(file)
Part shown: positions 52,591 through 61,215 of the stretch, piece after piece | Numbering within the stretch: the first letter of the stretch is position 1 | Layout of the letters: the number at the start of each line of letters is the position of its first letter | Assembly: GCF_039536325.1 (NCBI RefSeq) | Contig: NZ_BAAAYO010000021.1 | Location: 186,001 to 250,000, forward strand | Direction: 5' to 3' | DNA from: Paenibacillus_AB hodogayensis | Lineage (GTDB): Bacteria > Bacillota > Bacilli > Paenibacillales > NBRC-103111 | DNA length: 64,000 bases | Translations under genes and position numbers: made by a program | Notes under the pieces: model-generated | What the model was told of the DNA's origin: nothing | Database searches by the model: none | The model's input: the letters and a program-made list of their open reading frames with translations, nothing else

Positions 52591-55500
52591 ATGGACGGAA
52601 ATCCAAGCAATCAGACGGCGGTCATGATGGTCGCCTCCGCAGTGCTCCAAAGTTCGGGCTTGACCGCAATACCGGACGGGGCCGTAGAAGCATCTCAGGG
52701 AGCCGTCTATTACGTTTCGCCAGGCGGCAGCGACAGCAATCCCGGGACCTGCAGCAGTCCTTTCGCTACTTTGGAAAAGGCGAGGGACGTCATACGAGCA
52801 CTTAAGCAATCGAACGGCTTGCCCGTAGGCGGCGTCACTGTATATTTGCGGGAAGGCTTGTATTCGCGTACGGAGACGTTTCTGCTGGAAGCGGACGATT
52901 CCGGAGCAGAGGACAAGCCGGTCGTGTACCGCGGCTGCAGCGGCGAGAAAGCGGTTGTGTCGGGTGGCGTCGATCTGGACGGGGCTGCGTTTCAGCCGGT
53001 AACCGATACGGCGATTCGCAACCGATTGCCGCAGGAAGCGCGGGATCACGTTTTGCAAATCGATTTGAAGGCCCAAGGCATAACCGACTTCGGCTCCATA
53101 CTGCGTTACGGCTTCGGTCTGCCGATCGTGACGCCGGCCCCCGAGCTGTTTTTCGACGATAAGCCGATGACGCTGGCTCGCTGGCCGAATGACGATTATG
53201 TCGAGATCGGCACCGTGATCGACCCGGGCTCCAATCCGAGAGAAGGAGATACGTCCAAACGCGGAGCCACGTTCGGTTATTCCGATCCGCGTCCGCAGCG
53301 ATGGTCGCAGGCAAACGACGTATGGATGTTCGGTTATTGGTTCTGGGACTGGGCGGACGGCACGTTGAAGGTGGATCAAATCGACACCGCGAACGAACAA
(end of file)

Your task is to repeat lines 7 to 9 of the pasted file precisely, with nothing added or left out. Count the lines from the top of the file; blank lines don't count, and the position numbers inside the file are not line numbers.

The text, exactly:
52901 CCGGAGCAGAGGACAAGCCGGTCGTGTACCGCGGCTGCAGCGGCGAGAAAGCGGTTGTGTCGGGTGGCGTCGATCTGGACGGGGCTGCGTTTCAGCCGGT
53001 AACCGATACGGCGATTCGCAACCGATTGCCGCAGGAAGCGCGGGATCACGTTTTGCAAATCGATTTGAAGGCCCAAGGCATAACCGACTTCGGCTCCATA
53101 CTGCGTTACGGCTTCGGTCTGCCGATCGTGACGCCGGCCCCCGAGCTGTTTTTCGACGATAAGCCGATGACGCTGGCTCGCTGGCCGAATGACGATTATG